9. #8
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    Re: My "new" New York Standard pocket watch

    Interesting... So was the closedown due to upcoming effects of the Great Depression? Or was the company just simply bought out?

    I do find it odd that you say the company was owned by Keystone Watch Case Company, yet my watch is a Star Watch Case Company case. In any case (pun intended) you're probably right, Erik H, though I guess we'll never really know.

  10. #9
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    Re: My "new" New York Standard pocket watch

    Remember casing was done by the jeweler at this point in time, not the watch company (except Gruen). NYS I have seen have had every brand case fitted possible.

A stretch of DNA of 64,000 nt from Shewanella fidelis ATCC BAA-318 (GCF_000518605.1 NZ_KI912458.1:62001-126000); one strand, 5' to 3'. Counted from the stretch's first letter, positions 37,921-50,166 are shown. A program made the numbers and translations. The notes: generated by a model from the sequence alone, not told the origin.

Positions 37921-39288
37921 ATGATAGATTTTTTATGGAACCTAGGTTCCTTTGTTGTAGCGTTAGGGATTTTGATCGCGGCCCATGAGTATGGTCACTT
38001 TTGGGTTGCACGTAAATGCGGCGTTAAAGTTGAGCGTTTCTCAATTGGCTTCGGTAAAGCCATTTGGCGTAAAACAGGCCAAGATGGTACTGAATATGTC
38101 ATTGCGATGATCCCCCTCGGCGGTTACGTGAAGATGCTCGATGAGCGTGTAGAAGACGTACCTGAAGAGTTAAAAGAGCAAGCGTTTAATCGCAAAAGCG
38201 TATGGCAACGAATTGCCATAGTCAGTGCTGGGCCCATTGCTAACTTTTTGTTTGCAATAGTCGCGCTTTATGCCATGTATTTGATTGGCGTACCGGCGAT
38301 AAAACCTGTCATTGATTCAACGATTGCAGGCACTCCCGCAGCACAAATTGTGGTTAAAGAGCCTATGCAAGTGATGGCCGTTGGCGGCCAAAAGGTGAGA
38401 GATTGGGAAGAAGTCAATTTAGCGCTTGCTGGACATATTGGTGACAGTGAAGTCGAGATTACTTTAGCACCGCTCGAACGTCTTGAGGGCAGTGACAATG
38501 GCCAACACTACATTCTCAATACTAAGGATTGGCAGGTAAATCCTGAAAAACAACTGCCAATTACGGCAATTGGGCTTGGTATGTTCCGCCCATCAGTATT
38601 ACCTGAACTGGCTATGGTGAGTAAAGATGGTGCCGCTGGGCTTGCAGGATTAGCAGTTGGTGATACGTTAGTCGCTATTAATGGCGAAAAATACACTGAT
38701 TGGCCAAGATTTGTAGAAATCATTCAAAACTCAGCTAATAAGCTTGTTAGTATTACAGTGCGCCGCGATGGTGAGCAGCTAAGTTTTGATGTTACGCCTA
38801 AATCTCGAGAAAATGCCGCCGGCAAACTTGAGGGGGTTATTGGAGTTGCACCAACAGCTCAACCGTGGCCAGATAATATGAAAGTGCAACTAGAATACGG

Great depression killed NYS.

  11. #10
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    Re: My "new" New York Standard pocket watch

    Quote Originally Posted by trim View Post
    Remember casing was done by the jeweler at this point in time, not the watch company (except Gruen). NYS I have seen have had every brand case fitted possible.
    Makes sense. I believe I read somewhere that people bought movements and then picked out a case to put it in until the early '20s, you know, instead of the watch company casing the movements.

    I almost feel bad that this watch will be my first victim of an attempted service. Hopefully I won't screw it up.